As it turns out, August can be all bad. Only one of the five movies out this week even approaches what a sane person would consider good. A big budget Teenage Mutant Ninja Turtles movie courtesy of Michael Bay is one thing. A slapdash found-footage movie about tornadoes is another. But another one of those lousy dance-off movies, something about Helen Mirren hating Indian food and Zach Braff making it rain Kickstarter dollars? Come on, August. Get outta here.
EXPECTATIONS: A few days go, I wondered aloud if movie critics whose work I don't read should be paid for their opinions because they didn't like a movie I like that was based on a book that I really like and directed by a man I really, really like. Unfortunately, I hinged my polemic on a movie few people gave a shit about or saw, so I decided that I would dispatch my creative director and longtime VICE colleague Annette Lamothe-Ramos to the multiplex downtown to watch Teenage Mutant Ninja Turtles and to decide, on my behalf, whether I could make a similar case for a movie that's too big to fail in the hopes that someone will give me the attention I deserve as a fan of that obscure writer Cormac McCarthy and the obscure comics, movies and TV shows upon which this new iteration of Teenage Mutant Ninja Turtles is based.
Yeah, you've probably never heard of this.
Thirty minutes later, Annette texted me from the multiplex bathroom, a.k.a. the situation room. "I think Vernon Fenwick is so fucking creepy in ways that he wasn't before, and you can't tell what the fuck is going on in the first fight scene," she wrote. I cut her off. "Great! Sounds like what I was hoping for!" (I'd already lied in an email to my good friend James Franco and his "production partners," whoever they are, about having seen and enjoyed Teenage Mutant Ninja Turtles, so I was committed to catching this one in theaters, at least so I could elocute on the subject the next time I run into my good friend James Franco, to whom I lie constantly about movies I've seen.) And then Annette sent a follow-up text about the trailer for Paddington, and I quietly vowed to punish her for her disobedience. With that, I cranked the new Rise Against album and drove to the city, confident in my status as my good friend James Franco's office husband and a bona fide hero for the Third World.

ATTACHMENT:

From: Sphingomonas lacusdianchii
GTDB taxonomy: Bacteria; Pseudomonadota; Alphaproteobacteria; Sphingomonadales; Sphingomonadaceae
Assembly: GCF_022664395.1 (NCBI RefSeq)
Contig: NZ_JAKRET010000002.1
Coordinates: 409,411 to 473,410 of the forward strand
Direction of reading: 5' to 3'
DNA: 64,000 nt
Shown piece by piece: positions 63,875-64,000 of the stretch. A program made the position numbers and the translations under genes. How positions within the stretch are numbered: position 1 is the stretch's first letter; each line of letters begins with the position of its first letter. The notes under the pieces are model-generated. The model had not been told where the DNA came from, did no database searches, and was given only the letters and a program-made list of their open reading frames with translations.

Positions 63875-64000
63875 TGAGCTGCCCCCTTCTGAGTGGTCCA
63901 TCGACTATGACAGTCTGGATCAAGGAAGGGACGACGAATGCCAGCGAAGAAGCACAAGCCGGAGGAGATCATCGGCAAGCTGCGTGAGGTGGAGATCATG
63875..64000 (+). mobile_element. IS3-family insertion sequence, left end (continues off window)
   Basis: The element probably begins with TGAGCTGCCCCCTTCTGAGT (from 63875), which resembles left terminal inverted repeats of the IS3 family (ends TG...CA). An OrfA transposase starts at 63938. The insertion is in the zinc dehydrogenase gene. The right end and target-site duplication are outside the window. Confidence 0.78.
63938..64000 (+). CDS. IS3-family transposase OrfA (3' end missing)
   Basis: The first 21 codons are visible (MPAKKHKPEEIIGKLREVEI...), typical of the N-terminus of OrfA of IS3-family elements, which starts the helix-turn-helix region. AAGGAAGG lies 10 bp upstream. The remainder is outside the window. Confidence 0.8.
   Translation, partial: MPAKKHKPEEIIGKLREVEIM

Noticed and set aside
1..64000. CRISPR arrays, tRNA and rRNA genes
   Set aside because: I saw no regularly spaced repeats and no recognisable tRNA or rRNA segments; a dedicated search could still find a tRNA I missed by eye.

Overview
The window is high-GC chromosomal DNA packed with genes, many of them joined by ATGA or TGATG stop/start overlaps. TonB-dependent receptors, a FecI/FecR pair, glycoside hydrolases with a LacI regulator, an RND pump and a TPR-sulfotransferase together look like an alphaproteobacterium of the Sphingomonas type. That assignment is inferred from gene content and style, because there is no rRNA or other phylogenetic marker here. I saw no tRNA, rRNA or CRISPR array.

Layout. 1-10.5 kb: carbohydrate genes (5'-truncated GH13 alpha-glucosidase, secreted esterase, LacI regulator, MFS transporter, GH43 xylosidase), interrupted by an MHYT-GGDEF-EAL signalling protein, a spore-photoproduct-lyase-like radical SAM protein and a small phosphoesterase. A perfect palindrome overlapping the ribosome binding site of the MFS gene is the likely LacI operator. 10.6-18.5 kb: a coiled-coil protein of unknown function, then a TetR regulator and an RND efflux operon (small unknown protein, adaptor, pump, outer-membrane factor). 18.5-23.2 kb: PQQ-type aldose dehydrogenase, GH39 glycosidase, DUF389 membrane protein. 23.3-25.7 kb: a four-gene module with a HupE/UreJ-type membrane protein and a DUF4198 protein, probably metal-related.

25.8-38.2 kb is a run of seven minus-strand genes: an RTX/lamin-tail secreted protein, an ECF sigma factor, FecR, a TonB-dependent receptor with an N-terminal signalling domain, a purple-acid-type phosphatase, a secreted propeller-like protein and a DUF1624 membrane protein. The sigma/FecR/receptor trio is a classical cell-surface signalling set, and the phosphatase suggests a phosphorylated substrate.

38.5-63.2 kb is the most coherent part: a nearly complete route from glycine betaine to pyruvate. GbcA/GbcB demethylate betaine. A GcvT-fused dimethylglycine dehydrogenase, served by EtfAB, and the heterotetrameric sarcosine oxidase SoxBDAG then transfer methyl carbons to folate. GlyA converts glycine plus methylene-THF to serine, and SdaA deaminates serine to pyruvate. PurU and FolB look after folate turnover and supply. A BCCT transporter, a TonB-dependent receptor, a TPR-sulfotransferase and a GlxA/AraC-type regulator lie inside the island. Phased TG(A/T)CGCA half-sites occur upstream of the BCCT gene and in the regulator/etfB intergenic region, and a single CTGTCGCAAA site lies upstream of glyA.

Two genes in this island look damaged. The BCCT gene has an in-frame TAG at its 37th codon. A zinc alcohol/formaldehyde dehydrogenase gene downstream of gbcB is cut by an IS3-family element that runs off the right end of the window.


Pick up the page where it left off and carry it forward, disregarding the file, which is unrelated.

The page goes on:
REALITY: Teenage Mutant Ninja Turtles is the Turtles' fifth outing on the big screen, but I suspect critics haven't seen the previous four movies or five animated series, just as I suspect they haven't read any of the 129 comic books, because this movie currently holds an aggregate 33 percent rating on Rotten Tomatoes and a slightly more acceptable score of 6.4 on IMDb. As Turtles co-creator Peter Laird said upon seeing the 1987 animated series that mainstreamed his creations and differentiated them through colored masks, "Das'um fuckin' goddamn bullshit." But Peter Laird is probably dead and I'm too busy reading Cormac McCarthy (seriously, did you read his screenplay for The Counselor?) to read goddamn comic books, so I judge all Turtles media against the animated series. So do critics, apparently, because they're quick to say this movie isn't as much fun.
Duhhhhhh. It's Fucking Ninja Turtles, simpletons, and it shouldn't be fun. My least favorite episodes were the ones in which the Turtles are having fun, and I'm happy to report that this movie balances a teensy bit of fun to keep the children drooling against a whole lot of rumination on the post-9/11 political landscape: bio-terrorists, Foot soldiers that look less like ninjas and more like a paramilitary unit, torture, collateral damage, terrified New Yorkers running through Times Square to evade falling buildings. They could've easily called his movie Zero Dark Turty (no, not Turdy, simpletons) and it would have been apropos. The conspicuous lack of fun is this movie's raison d'être. Some would say it's my raison d'être.